To add more stars your photos, use a similar process to the assembly. First, filter to the one star and higher images. Then move through these pictures one-by-one, and when a pictures stands out, give it a second star (2). If you have two similar images, use the Compare view (C) to see them side-by-side. The Survey (N) view lets you compare multiple images.
Once you've made your rough edit (two stars) you can make a second rough edit. Filter the images to two stars or higher and review again, this time applying three stars (3) to the selected images.
At this point, three stars, stop. Review your rough edit. Sometimes at this point you can demote an image back back to two stars, and sometimes you'll remember an image that has two but really should have had three.
Tagging & Meta-Tagging
Now that you've removed the rejected photos from your shoot and reduced your image pool to the keepers it's time to add some additional information to our selected files. By adding metadata to the image collection we greatly increase the usability of our catalog. By adding tags we can search and find images based on searches like "beaches" or "weddings." We do this through the power of keywords - a tool that no camera or computer can automatically add.
To understand the power of keywording, I highly recommend 3 Ways to Add the Power of Keywords to Images in Lightroom here on Tuts+ for a thorough guide to how to add keywords to your collection. Usually I apply three levels of keyword specificity: global keywords to images in the assembly (one star), more specific to the first rough edit (two stars), and even more specific to the last rough edit (three stars).
Saving Your Edit
Often it's handy to set aside images after you've edited so that you can revisit them later. I love using Collections to
collect the images I'm currently working with and save my progress. Collections create a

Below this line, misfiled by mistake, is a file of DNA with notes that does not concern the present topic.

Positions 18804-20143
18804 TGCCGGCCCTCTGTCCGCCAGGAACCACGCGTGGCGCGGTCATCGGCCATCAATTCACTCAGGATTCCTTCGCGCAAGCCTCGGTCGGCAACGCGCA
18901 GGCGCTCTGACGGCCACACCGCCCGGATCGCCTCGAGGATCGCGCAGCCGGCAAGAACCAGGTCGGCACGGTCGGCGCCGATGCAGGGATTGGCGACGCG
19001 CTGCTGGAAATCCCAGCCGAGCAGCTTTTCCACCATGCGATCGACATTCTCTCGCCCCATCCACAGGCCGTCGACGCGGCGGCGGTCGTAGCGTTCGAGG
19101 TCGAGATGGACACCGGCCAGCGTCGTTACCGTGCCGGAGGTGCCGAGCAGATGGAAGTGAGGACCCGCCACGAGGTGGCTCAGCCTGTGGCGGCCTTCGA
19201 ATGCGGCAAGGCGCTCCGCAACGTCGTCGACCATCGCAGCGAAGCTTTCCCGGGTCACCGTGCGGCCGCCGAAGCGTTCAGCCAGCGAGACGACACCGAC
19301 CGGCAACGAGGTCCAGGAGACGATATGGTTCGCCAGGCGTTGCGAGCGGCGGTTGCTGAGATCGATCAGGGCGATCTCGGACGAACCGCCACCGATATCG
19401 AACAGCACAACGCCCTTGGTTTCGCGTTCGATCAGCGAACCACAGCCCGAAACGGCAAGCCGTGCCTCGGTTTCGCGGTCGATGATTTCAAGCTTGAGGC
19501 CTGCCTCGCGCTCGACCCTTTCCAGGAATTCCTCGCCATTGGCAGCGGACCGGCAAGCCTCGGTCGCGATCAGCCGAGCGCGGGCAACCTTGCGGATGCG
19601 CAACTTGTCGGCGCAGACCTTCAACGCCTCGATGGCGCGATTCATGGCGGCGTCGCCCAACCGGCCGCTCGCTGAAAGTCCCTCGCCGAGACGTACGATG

"virtual folder" that exist only inside of Lightroom, and we can
quickly navigate into that folder to focus on those images. Any image can belong to an infinite number of Collections.
When I create a collection, the first thing that I do is select the images I want to add in the Library module, typically in Grid (G) view.
To get started with collection building, switch to the grid view and multi-select images. You can click an image, hold shift, and select the last image in a sequence to select all of the images in between.
After you've got a set of images selected that you'd like to add to add to a new collection, press the "+" button on the Collections panel and choose Create Collection.
After you've launched the Create Collection dialog, you can choose to include selected photos (leave this checked) and add a description.
Once you've created a new collection, it will appear in the Collections panel on the left side of Lightroom's Library module.
3. The Final Edit
Once you're satisfied that you have your picks, it's time to make a final edit.
It's tempting to rough-edit forever, never settling on a choice of pictures, but this is a waste of time. No set of pictures is every really perfect. You'll always be able to look at your set and say "what if...?" Don't. It takes discipline to be okay with imperfection. Accepting that our work isn't perfect, and never will be, is a big part of being efficient. Don't get stuck in too-much thinking about potentiality.
Marking Your Edit
Flags are my selected system for choosing the images that I ultimately want to keep. By default, all images have no flags. We covered the Reject flag above. Now we'll mark our final images as Picks (P).
Once you've added those flag statuses, you can filter to pick images using the filter dropdown. This is located just above the filmstrip at the far right side of any module:
Collections and Sequencing Your Edit